This was written my third week in Paris. The frustrations had thoroughly set in.
Finding myself in Paris again has been life changing, and not in any way that one would expect. The saying goes “You can’t go home” and no matter how much I may have shunned this and mentally prepared myself for the experience, what I never took into account was what I was leaving. I focused so easily on where I was going and what that experience was going to be, that I forgot to remember the daily life I had in Birmingham. In retrospect, this was easy to do. I had never experienced Paris with any sense of there being anything else, I had only known Paris. I then spent twelve years looking backwards at a life I always thought was better than what I had.
Coming here was a financial sacrifice, but compounding it is that life here is astronomically expensive. To give it some context, I will point out the things we take for granted in the U.S.
Food. The best example being the average ham sandwich. Bought here, at the cheapest boulangerie(bakery) I can find is 6€. This is essentially $9. A large McDonalds meal is the equivalent of $12. At this point, you decide you simply HAVE to go the grocery store and do your best to find cheap eats there. Again, I will use the ham sandwich example for it’s simplicity. A loaf of bread, if you forgo the baguette that doesn’t keep past 12 hours, is about $4. This is par, but here’s the catch, bread is priced by the government. There are others items that are too, I’m just not sure what they are yet. The ham for your sandwich? 4 slices, for a whopping $6. Yes, you read that correctly, 4 slices. I’ll stop here, but I’m sure you get the point. By the time you’re done, you’re paying $25 for what will come out to be a little over 4 sandwiches. Might as well buy it at the bakery.
This, by the way is all only relevant if you are able to go home for lunch. That is not the case for this job, where half of your day is spent in the tourist meccas of Paris, where even the most basic lunch will cost you upwards of $25 without batting an eye. Imagine paying $7 for a diet coke. I’ve done it now on multiple occasions only because there was no other option. Better yet, I’ve done it as some grand ‘screw the french, i will have my diet coke and drink it too’ taste of home.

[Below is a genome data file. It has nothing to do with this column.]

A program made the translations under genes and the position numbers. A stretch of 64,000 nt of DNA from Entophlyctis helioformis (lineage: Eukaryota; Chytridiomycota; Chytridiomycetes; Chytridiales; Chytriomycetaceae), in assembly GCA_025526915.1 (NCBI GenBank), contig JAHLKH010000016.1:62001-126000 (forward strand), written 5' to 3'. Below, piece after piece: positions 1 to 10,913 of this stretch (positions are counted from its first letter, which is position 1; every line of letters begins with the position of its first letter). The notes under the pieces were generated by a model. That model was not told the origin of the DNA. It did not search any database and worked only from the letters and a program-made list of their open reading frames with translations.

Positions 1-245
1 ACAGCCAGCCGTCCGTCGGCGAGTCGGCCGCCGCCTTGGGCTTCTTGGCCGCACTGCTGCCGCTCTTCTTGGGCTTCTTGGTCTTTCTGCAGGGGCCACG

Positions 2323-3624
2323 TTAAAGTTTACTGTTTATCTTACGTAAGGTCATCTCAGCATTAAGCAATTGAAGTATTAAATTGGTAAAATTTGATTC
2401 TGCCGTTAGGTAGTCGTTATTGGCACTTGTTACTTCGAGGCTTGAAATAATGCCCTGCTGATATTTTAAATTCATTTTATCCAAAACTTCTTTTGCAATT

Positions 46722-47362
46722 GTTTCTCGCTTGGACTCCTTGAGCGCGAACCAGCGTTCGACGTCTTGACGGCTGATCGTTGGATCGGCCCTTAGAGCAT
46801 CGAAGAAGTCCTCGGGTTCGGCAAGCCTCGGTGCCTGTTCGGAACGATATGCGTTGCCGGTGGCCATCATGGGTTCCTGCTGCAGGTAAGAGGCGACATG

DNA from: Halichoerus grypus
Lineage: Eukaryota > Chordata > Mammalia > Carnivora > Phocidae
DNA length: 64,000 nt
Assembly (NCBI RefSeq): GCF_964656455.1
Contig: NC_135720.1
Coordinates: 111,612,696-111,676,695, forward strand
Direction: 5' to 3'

The coming posts, are, to say the least, late. Possibly too late. I became a little hesitant to post anything new when I realized how quickly my emotions about being in Paris were changing not from day to day but by the hour. That said, I’m going to post most of this unedited, as I wrote it then, as I intended it in the moment.
Forgive the delay. And I will get back to the fun posts sooooon enough
Today, I spent 3 hours talking to an 83 year old French couple about their apartment they are adding to our repertoire.
First of all, my French took a big leap for me, they wanted to talk talk talk. I find myself missing words, but less so than yesterday. It feels amazing. Possibly because it has felt so miserable to know that I used to not even think about it. I can’t explain it, but imagine for a second you couldn’t remember the words for average household items and you were trying to write a shopping list. Point being, my confidence is back, on day two, and it makes everything here easier. Yesterday, a visit to a brasserie felt forced and touristy. Today, it’s not. The touristy feel is also a misery for me… Not to say being a tourist is bad, I love being a tourist anywhere else, but here it feels like I shouldn’t be, especially in light of how familiar it feels. Talk about internal conflict.
That said, it must be confusing for anyone serving me, I stick out like a sore thumb. Everything about me is oh so very American, from my hair to my shoes and everything in between. I spoke French to a waiter last night and he spoke back to me in English.
Today, I traded my signature white button down and my sports coat for a darker shirt and a black jacket. I am now sitting at a corner cafe between two couples and their dogs and it seems it has helped. If it hasn’t they are not telling. How French of them!
I am back in town, and struggling. None of the emotions are anything I expected them to be. On the lowest level, I feel like I took a trip to Atlanta, but even there I would be more out of place than I am here. I know where everything is. I can walk the streets with my head down and cross intersections without looking up. Admittedly, my eyes are up, almost permanently. The Paden in me sees the rooftops against the negative space everywhere.
I feel at home, more than I could have ever imagined. Perfectly comfortable and in place, but this is part of the problem. I thought for sure I would have a giddy kid in a candy store response to being here. Instead, I’m not bored, but I’m not really that inspired. That said, I’m aware that this is day 1. I haven’t been on the ground for 24 hours yet. I feel like, at any moment it’s going to hit me and I’m going to hit the ground crying. I’m almost hoping that happens.